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Cambridge men

A few (those who came in as Cambridge graduates to the top post of Chief assistant) went on to greater things, using the Observatory as a way up. William Christie started out as Chief Assistant under Airy and went on to become Astronomer Royal. John Jackson began as Chief Assistant under Frank Dyson (Christie’s successor) and went on to become Astronomer Royal at the Cape of Good Hope, South Africa.

Sir William Henry Christie (1845-1922).

Sir William Henry Christie (1845-1922).

John Jackson (1887-1958), Chief Assistant at the Royal Observatory (1914-1933).

John Jackson (1887-1958), Chief Assistant at the Royal Observatory (1914-1933).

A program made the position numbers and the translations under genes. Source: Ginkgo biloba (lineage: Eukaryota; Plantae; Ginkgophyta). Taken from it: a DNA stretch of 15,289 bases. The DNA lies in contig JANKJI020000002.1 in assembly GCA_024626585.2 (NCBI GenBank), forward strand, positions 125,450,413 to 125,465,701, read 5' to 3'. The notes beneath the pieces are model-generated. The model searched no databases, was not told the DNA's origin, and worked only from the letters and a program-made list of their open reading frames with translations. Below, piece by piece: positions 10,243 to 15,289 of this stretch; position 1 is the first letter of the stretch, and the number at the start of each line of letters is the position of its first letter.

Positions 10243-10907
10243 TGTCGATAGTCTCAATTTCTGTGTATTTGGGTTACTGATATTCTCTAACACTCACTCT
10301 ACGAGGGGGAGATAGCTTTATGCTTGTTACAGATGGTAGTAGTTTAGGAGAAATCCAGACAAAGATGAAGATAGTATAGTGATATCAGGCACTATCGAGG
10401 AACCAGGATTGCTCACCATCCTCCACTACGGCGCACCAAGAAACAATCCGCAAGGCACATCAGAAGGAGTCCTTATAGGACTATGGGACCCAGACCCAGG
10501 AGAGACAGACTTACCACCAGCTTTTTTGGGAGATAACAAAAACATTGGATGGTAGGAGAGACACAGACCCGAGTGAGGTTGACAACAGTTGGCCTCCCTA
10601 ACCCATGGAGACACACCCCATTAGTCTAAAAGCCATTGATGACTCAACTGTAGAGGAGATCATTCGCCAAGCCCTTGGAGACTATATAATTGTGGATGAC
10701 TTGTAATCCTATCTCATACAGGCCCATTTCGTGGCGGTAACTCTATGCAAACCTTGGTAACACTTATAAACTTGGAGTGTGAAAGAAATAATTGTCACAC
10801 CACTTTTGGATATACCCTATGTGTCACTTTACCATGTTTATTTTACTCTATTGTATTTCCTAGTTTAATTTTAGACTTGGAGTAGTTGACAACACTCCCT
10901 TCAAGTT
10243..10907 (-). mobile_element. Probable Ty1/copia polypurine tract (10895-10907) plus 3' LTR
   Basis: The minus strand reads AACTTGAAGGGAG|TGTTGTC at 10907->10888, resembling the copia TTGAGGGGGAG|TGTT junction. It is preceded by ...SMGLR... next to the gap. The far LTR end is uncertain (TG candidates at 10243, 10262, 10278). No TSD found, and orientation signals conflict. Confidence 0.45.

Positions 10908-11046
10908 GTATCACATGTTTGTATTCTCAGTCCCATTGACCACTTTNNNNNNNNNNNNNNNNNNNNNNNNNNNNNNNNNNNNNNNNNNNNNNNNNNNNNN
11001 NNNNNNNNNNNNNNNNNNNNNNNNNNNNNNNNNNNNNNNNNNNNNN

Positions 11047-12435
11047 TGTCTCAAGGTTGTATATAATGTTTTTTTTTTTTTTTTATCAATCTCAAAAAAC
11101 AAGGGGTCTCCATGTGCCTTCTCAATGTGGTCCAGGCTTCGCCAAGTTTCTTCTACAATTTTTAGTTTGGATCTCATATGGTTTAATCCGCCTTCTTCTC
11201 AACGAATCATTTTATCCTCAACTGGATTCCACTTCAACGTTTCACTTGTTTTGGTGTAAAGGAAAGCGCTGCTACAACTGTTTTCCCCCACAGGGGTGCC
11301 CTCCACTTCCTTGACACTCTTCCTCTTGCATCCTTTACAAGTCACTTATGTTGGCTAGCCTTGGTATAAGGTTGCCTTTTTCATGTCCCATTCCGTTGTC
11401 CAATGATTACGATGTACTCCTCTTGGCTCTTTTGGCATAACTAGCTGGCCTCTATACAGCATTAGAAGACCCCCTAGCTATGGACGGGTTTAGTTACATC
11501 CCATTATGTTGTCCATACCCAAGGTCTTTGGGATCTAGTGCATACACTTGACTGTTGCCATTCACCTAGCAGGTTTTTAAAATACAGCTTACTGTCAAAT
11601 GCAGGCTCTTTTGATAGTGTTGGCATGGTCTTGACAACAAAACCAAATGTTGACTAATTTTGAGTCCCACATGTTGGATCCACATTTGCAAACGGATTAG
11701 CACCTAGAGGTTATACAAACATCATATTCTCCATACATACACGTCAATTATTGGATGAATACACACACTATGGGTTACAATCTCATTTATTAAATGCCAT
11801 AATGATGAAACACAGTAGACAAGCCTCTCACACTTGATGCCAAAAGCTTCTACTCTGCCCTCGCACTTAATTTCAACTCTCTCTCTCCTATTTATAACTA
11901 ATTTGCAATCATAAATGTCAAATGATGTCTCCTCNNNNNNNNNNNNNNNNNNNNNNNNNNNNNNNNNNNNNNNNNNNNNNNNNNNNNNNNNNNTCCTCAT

Christie graduated in 1868 from Trinity College Cambridge and in 1870 became Chief Assistant at the Royal Observatory, Greenwich under Airy before replacing Airy in 1881 as Astronomer Royal. Under Christie the Observatory not only continued its work in positional astronomy but also began a programme of stellar photography and one of making daily records of solar activity.

John Jackson came straight from Cambridge University to become Junior Chief Assistant at the Royal Observatory, Greenwich in 1914. In 1933 he moved to South Africa to become the Astronomer Royal at the Royal Observatory at the Cape of Good Hope, succeeding Harold Spencer Jones, who returned to Greenwich to succeed Frank Dyson as the Astronomer Royal. Jackson remained at the Cape until he retired in 1950.
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